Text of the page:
What are “Body-Memories”?
According to Bessel A. Van der Kolk, Harvard Review of Psychiatry, Jan. 1994, “Ever since people’s responses to overwhelming experiences have been systematically explored, researchers have noted that a trauma is stored in somatic memory and expressed as changes in the biological stress response.”
What does this mean?
Well, it means that sexual abuse is a traumatic experience and that the memory of it can be stored in your physical body. This can be true even if you have no conscious recollection of the abuse.
Some physical symptoms or body-memories that women exhibit are:
-painful sexual intercourse
-chronic pelvic pain
-TMJ (possibly from past oral sexual abuse)
-gynecological disorders etc.
Dr. Edward Walker, MD of the University of Washington, published an article in Jan., 1988 in the American Journal of Psychiatry which explored the relationship between chronic pelvic pain and child sexual abuse.
Basically, the article showed that out of 55 women undergoing exploratory laparoscopies for specific pathologies, 25 with chronic pelvic pain had similar types and levels of pathologies as the 30 women in a control group who did not have chronic pain., however, they had doubled the incidence of remembered sexual abuse in their histories (64% as opposed to 23% for the control group) and higher rate of sexual dysfunction and depression.
Heller and Heller (2001) believe that when the “trauma energy” from abuse can not be “released”, it is then “converted into symptoms.”
Many women have had countless gynecological procedures performed in search of the cause for their pain, or body-memories, and finally ended up with hysterectomies without finding an underlying physical cause.
Unfortunately, many times, even after the hysterectomy, the pain, or body-memories, remained, especially if they were not actively in recovery or denying their own sexual abuse.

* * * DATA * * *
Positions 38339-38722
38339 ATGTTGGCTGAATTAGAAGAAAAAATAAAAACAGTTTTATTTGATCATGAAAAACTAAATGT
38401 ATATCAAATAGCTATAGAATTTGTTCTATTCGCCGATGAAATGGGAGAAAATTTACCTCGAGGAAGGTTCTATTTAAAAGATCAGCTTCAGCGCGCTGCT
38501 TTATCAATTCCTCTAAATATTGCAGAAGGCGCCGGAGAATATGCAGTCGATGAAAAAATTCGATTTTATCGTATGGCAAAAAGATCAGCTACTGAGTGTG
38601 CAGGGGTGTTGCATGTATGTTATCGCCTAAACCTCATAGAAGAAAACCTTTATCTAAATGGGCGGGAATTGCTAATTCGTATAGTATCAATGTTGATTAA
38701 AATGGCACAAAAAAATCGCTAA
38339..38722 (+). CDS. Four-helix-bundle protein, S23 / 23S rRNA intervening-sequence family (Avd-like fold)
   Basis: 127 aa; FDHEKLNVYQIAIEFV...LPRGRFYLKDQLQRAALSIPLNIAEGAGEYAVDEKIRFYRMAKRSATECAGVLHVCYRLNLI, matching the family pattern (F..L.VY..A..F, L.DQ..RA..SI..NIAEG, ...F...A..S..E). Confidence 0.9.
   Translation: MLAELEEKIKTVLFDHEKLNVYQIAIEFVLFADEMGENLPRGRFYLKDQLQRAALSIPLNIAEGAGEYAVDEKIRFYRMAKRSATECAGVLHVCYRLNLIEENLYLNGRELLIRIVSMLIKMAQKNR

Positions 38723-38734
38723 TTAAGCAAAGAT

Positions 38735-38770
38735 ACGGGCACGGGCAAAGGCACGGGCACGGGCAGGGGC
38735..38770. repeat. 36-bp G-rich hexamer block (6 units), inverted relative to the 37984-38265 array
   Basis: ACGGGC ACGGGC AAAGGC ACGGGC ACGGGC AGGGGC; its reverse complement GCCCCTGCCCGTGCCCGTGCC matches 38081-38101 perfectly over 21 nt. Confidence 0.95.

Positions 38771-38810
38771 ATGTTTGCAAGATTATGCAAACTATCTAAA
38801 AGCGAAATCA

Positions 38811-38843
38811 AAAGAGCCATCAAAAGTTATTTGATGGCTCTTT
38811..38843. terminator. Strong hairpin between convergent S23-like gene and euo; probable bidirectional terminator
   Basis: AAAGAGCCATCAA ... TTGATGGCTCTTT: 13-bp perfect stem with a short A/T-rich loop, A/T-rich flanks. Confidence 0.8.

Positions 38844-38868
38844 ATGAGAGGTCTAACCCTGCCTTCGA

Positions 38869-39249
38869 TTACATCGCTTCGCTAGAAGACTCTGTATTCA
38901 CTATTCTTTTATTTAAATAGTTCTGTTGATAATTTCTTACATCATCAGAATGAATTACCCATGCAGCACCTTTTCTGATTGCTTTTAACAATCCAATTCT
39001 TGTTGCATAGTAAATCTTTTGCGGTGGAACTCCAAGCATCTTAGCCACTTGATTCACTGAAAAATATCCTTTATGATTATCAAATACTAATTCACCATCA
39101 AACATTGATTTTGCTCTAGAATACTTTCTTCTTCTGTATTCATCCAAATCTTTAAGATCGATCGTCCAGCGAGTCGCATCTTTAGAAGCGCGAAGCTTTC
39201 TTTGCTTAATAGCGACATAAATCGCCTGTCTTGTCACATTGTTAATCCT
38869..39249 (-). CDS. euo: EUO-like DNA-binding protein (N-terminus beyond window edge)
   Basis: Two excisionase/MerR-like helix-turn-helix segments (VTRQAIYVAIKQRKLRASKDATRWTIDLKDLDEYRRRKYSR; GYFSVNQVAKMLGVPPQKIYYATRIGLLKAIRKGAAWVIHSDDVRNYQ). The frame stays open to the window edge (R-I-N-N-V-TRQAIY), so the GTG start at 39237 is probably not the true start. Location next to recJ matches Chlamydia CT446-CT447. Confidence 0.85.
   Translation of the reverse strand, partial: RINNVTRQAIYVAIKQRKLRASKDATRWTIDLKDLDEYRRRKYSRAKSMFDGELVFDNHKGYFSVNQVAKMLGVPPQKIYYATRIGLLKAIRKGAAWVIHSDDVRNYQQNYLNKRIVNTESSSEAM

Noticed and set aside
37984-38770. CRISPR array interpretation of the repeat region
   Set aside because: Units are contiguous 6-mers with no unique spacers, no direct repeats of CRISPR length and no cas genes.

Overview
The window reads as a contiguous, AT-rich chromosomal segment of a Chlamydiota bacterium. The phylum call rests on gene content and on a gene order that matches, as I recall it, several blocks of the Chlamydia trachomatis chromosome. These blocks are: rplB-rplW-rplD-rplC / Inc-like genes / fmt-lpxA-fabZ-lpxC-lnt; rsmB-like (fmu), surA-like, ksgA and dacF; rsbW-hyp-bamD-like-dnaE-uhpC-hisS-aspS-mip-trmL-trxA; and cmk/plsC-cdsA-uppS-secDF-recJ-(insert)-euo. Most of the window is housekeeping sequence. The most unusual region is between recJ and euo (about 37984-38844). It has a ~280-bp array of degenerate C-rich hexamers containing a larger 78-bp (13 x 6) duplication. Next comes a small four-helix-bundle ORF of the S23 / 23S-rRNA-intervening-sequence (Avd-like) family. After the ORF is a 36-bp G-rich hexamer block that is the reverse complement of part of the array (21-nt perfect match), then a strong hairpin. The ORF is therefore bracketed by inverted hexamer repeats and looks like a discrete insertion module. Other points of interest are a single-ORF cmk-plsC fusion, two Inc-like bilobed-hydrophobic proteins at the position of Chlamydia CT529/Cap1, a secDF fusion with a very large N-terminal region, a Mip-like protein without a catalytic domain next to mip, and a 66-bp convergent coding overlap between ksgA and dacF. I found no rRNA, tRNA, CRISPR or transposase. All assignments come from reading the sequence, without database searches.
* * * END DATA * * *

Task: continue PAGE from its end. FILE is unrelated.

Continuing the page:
What does this mean for you?
Well, It, for one, means that you are not losing your mind usually which is good news!
Something else that is true of women that are recovering from sexual abuse, is that when you are beginning recovery or at a point when you are dealing with difficult stuff, your body tenses up to physically “protect” you in a way.
If you decide to get a body massage at that time, don’t be surprised if you end up sobbing on the table. The reason for that is by loosening up your muscles, you are, in a sense, weakening your defenses.
Sometimes women intentionally go to get a massage when they are working on a particularly painful issue in therapy and holding “stuff” inside that needed to come out. This strategy can be very effective in opening up your emotions by opening up your physical muscles and relaxing your body.
Many women use this as a type of therapy for themselves now…or as an adjunct to their therapy. It is certainly something to consider and it is good for you and your body.
I hope this helps to alleviate some of your anxiety about your pain, if you have it, and to understand it’s source.
If you have chronic pelvic pain with no known cause, and you don’t know if you were sexually abused, it might be something to consider. I would first rule out all medical possibilities before jumping to any conclusions. After that, I would find a therapist and try to explore some memories or hypnosis to see just what is inside.
I do believe that the further you get in therapy, the better the physical symptoms can become.
You can still have pain, though not nearly as often. I must say though, you can have a family history of them etc. So you have to also take that into consideration with your physical symptoms and get them thoroughly checked out medically!
I hope that this article, though general, has answered some questions for you and has been helpful. If you would like to know more on the subject, please visit soul-expressions-abuse-recovery.com for more information on sexual abuse recovery for women.